What's with the unusual name? Well, the Annex Theatre was built just down Grand River Avenue from the Grand Riviera Theatre to serve as an overflow theater of sorts.
Like its parent theater, the Annex was an atmospheric theater designed by architect John Eberson. This scaled down theater borrowed the Riviera's style, putting the audience in a simulated garden "with twinkling electric stars and moving white clouds projected on the dark blue ceiling," according to "Opera House, Nickel Show and Palace" by architecture historian Andrew Craig Morrison. "The sides of the auditorium were designed as building facades and garden walls, with windows lighted from within, and artificial trees and vines as adornment. White doves were suspended from the ceiling as if in flight. The house lights dimmed for the show in an imitation sunset."
The Annex opened Feb. 4, 1927. The theater sat 1,824 people and cost about $560,000 to build, about $9.4 million in 2022 dollars. Unlike its big brother, the Annex did not have a balcony. This was the only known design by the Eberson firm like this, according to Detroit theater historian John Lauter.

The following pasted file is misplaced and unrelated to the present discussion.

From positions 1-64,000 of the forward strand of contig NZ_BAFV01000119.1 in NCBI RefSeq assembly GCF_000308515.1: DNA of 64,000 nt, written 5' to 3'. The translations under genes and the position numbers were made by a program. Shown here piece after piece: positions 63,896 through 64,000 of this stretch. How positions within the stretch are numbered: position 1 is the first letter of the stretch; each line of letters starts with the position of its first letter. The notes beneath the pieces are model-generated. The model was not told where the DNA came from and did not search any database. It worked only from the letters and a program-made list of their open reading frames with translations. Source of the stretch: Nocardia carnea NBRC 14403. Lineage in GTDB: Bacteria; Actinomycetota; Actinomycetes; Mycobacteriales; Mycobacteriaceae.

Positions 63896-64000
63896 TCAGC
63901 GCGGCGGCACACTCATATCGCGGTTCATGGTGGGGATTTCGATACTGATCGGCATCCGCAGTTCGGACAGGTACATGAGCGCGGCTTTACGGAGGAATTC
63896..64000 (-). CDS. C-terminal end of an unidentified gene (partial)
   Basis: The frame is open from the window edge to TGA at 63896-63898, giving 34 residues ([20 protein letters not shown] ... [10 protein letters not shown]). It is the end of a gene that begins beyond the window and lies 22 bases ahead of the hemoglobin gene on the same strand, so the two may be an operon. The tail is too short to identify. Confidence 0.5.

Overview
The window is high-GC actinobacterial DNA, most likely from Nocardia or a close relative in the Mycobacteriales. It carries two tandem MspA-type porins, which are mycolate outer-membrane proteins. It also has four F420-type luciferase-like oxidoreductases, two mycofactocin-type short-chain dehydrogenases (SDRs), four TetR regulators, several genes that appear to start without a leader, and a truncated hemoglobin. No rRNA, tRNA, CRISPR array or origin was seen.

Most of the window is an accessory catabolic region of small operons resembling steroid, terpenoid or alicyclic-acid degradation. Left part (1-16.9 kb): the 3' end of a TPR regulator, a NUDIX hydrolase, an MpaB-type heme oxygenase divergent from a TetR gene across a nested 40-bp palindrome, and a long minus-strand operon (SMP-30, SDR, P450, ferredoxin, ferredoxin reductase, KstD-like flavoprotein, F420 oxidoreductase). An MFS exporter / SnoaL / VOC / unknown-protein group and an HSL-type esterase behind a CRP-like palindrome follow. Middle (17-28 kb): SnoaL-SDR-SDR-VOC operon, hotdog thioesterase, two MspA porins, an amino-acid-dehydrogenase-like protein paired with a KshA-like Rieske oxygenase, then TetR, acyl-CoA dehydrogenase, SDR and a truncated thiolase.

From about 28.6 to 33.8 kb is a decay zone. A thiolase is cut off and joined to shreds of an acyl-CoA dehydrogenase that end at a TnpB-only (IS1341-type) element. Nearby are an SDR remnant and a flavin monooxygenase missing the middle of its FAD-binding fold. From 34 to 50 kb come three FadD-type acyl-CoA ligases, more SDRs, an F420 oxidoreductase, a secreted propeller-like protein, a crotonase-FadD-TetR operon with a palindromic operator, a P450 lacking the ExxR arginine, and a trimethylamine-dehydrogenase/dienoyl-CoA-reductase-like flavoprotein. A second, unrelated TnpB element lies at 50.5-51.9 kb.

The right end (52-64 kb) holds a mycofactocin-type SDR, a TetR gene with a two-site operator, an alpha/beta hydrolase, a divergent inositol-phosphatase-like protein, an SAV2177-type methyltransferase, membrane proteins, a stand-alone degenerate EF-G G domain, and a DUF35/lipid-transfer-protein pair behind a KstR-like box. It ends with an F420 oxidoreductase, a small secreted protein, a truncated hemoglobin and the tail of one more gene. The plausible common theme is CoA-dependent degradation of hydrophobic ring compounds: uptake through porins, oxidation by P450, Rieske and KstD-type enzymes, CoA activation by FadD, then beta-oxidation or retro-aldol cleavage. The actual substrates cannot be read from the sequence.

But the crowds started to dwindle. The Annex tried to pull in theatergoers with giveaways, such as "free giant size 5 cent package of Hopalong Cassidy Bubble Gum for every child attending Saturday special featured matinee" in 1950.
When its owners decided to consolidate their dwindling crowds in the Grand Riviera. Ads for the Annex disappeared between Sept. 23 and Oct. 7, 1950. On Jan. 2, 1952, it was announced that United Theaters Corp.'s lease on the Annex was canceled in order to tear the theater down and turn the site into a parking lot. It was demolished in 1954.
Its Robert Morton theatre pipe organ was removed just prior to demolition and saw service in a Minneapolis church for years, and was just removed from that building in more recent years, according to Lauter.
A nondescript beauty school sits on the site today.